The 2020 murder of George Floyd and other killings of unarmed Black men and women at the hands of law enforcement have put a harsh spotlight on the historically tense dynamic between Black Americans and the police. Three years after the Floyd tragedy, troubling incidents of police brutality have continued. Now, ABC News documentary “Sound of the Police,” streaming on Hulu, explores the evolution of those violent interactions, tracing their history back to the era before emancipation from slavery. The project, from Stanley Nelson (the Oscar-nominated “Attica”) and Valerie Scoon, explores the complexities of policing in Black communities. “Sound of the Police” is at times an uncomfortable watch, and will likely be criticized by opponents of critical race theory and others who wish to prevent honest instruction about the United States’ troubling history. But it is essential viewing. —Greg Braxton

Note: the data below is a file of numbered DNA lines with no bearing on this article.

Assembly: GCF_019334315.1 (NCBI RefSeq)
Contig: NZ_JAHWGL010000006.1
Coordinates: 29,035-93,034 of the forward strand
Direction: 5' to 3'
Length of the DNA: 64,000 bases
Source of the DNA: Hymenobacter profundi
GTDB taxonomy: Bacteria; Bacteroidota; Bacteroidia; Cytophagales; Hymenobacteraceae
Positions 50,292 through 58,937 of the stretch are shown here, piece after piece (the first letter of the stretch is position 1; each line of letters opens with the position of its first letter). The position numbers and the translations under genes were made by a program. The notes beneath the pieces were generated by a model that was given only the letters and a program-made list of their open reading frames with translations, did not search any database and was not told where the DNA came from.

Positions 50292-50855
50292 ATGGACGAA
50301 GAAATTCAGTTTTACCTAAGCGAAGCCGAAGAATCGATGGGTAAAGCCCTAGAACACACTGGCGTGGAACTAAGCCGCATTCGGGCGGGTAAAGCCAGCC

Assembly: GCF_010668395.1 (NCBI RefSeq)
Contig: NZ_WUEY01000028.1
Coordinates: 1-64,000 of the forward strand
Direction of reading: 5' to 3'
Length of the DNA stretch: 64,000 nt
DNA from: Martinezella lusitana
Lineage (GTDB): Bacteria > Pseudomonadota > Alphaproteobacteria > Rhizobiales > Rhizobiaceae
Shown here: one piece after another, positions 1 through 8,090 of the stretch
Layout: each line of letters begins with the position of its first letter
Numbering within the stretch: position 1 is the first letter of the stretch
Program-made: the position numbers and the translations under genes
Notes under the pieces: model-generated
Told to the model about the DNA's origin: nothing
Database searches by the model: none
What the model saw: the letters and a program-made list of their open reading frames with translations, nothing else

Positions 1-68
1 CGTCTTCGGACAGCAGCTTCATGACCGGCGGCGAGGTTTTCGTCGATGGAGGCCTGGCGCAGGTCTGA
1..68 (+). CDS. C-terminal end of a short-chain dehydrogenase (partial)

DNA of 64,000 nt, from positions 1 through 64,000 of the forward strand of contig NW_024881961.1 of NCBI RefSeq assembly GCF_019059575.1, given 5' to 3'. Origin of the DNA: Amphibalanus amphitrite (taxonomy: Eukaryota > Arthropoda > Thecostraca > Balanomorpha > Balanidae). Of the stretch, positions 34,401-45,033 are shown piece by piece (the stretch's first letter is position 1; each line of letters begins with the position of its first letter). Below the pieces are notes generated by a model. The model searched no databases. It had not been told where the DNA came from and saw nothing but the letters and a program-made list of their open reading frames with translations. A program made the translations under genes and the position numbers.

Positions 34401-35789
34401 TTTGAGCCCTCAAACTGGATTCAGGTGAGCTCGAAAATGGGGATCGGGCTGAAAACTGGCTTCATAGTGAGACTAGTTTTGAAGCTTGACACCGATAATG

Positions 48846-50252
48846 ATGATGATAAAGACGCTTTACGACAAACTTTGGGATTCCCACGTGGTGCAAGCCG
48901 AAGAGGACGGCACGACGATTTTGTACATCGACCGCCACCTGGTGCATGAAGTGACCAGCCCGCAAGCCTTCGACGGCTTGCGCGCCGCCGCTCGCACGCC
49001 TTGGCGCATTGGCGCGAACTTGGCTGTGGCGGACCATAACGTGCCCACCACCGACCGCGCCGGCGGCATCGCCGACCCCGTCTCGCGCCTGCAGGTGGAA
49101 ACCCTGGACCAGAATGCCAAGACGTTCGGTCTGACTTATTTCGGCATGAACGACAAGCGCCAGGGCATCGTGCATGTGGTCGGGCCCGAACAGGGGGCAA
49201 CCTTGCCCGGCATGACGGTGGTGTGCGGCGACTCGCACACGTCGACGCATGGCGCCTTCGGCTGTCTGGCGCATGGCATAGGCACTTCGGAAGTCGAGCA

Catch up

Everything you need to know about the film or TV series everyone’s talking about

Five high school students in graduation robes, cheering with raised arms.
Frankie A. Rodriguez, Julia Lester, Joshua Bassett, Sofia Wylie and Dara Reneé in Season 4 of “High School Musical: The Musical: The Series.”
(Natalie Cass / Disney)

Four years ago, I couldn’t believe that “High School Musical: The Musical: The Series” (Disney+) was something that actually existed. For starters, the premise itself is pretty dizzying — a mockumentary TV show about high schoolers putting on a stage version of “High School Musical” at the same high school where the movie was filmed, all led by a drama teacher who appeared in the background of the film. It’s also the rare Disney project to play with — and poke fun at — the company’s legacy with more commitment than the occasional joke (see also: 2007’s “Enchanted”), balancing self-awareness about what the Disney Channel movie captured back in 2006 and sincerity about what high schoolers are grappling with today.